A ride that started just over a decade ago, and one I have heard mentioned so many times I have lost count in my 7 1/2 years on the road, is by DR.Rock and La Donna Fugata

The Mobius Trip is a legendary ride that many have probably thought of but not many followed through with. The premise is simple. DR. Rock explains it like this: keep our main bikes in NYC, and buy two DRZ400’s. Whenever we can coordinate a 2 week vacation, ride the DRZ’s from wherever we left off, to the next destination. Cover as much remote, isolated dirt, forest service, logging roads, and jeep trails as possible. Camp and cook on our own mostly, hotel when we must. Ditch the bikes in a storage unit somewhere, fly home. REPEAT!

David tells us the story of his and Francine’s decade-long and still running ride

Tell us about the name DR. Rock, and how it came about?

My ADV handle comes from two double meanings. My first proper dual sport bike was a DR650, hence the DR, and my first proper dual sport ride on it was in northern NJ on a bunch of rocky trails. Also, I actually am a physician, so DR, and my last name starts with “Rocc” so Rock has always been a nickname.

Are you riding anywhere right now or planning to go next?

LDF and I are still riding. Despite her crash in Mobius episode 11, we’ve continued the more or less twice per year 2-week trips. Though since then I haven’t really kept up the ride report after all the video links got trashed, and also it seemed to be getting redundant (re-doing the TAT to bring our big bikes from NYC west), but anyway we now have all 4 of our bikes at 3-Step Hideaway in UT and that is our base of operations doing loops out of there.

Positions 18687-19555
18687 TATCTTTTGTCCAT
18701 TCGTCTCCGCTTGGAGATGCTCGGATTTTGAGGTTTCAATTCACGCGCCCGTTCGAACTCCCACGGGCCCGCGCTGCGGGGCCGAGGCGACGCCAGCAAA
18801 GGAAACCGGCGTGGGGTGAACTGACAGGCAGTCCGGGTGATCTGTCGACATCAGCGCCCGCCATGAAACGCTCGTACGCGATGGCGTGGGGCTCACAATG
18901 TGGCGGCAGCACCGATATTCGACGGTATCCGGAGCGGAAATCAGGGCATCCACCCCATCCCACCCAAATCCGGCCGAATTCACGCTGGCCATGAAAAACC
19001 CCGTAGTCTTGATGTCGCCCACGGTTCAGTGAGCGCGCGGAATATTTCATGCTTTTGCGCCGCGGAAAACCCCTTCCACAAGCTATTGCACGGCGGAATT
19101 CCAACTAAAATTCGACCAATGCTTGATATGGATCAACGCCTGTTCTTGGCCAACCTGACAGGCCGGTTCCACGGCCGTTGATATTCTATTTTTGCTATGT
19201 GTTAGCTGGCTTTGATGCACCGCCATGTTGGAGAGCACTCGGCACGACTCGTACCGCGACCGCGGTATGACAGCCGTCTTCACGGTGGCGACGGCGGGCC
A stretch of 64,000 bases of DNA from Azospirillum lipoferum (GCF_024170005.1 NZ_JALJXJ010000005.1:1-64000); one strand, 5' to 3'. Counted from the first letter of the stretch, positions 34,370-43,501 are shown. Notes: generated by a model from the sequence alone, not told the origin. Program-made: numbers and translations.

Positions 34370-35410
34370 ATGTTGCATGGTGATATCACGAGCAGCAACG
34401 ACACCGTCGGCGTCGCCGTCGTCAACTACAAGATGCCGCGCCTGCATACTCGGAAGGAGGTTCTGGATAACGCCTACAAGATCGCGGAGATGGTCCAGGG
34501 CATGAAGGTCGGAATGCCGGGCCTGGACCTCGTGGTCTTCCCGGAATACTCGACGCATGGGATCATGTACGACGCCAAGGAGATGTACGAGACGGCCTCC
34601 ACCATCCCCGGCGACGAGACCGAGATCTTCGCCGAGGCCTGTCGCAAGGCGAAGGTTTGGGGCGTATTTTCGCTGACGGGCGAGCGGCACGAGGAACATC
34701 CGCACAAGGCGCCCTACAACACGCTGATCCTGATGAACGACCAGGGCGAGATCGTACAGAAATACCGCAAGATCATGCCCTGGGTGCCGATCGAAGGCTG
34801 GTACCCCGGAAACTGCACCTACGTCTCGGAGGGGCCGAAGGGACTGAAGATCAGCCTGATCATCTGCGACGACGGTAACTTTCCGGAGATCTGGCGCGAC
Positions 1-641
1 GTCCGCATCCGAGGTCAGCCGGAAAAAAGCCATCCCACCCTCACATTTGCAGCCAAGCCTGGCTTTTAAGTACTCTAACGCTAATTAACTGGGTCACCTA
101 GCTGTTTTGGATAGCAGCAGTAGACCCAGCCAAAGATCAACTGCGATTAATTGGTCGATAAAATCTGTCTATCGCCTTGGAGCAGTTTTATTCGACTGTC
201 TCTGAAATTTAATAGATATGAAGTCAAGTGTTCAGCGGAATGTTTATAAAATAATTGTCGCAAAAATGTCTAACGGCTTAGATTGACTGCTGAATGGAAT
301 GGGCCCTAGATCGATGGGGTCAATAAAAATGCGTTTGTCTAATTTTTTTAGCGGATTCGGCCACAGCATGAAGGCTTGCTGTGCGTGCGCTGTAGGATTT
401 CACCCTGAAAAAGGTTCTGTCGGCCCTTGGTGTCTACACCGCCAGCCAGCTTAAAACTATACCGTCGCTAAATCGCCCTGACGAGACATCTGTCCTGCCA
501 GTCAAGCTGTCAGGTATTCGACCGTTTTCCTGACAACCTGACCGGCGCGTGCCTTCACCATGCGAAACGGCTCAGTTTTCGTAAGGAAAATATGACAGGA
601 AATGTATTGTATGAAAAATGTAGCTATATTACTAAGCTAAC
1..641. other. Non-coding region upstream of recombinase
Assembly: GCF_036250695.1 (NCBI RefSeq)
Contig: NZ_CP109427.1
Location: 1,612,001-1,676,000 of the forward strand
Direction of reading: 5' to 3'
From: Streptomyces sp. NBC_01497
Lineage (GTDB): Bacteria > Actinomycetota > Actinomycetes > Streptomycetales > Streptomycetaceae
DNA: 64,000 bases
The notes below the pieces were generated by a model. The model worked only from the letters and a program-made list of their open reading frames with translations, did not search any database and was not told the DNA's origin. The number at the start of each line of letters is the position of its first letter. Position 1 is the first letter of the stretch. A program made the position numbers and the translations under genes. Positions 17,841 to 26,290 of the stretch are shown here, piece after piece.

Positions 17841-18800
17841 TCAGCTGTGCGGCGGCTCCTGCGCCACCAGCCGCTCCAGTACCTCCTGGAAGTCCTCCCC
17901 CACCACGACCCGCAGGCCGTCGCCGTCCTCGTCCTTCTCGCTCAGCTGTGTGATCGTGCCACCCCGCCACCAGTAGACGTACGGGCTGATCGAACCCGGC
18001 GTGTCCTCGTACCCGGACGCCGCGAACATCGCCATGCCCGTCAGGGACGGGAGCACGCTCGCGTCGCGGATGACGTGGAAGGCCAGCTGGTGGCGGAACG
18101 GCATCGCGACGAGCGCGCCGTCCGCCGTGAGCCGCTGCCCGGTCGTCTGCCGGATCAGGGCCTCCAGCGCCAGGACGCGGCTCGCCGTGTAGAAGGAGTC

What is your current bike?

Upgraded to a WR250R to match LDF. Mine, Dave Hills (McDope) had tricked out in Denver before putting it up for adoption. It was super clean, but I’ve fixed that. Honeybee, my DRZ, went to a good home after the stator died on M17. I even had a spare. Swapped it out in the middle of the night at a campground, and wouldn’t you know it, it was defective. Grrr.

Do you have a dream bike that isn’t your current bike – if you had an unlimited budget?

I still have the Terra Mostro, the dirt-capable Ducati monster… that’s still the bomb for me.

*file photo

Obviously, the USA is your favorite country to ride, have you ridden anywhere else?

We did a 2-week ride in Vietnam on rented 250’s, and that was just nuts. Fun, but nuts. I still think the western US has some of the most varied terrain, spectacular scenery, and remote areas that we can realistically ride on our 2-week trips. Until we’ve fully plumbed what we’ve got here, I’m less inclined to rent bikes in foreign lands or travel with ours there, especially having to deal with the import/export hassles. I haven’t been able to figure out how to leave bikes in storage abroad for an extended period.

Is there one particular road or track that stands out above all the rest?

Poison springs from UT95 to the Flint Trail. I could ride that every day. Most under-rated: Dunn Ridge in Montana.

A dream location to ride to that you have yet to visit?

The Himalayas.

Scariest moment on your travels?

LDF’s crash at the start of the Old Mojave Road. She was out of work for 2 months from a TBI, but all better now.

Most memorable day?

I think for me it’d have to be the first time we rode above tree line in the Rockies, early on when we did the TAT… there’s something about seeing things in ride reports, finally getting to ride them yourself, and finding out that it’s WAY better in real life.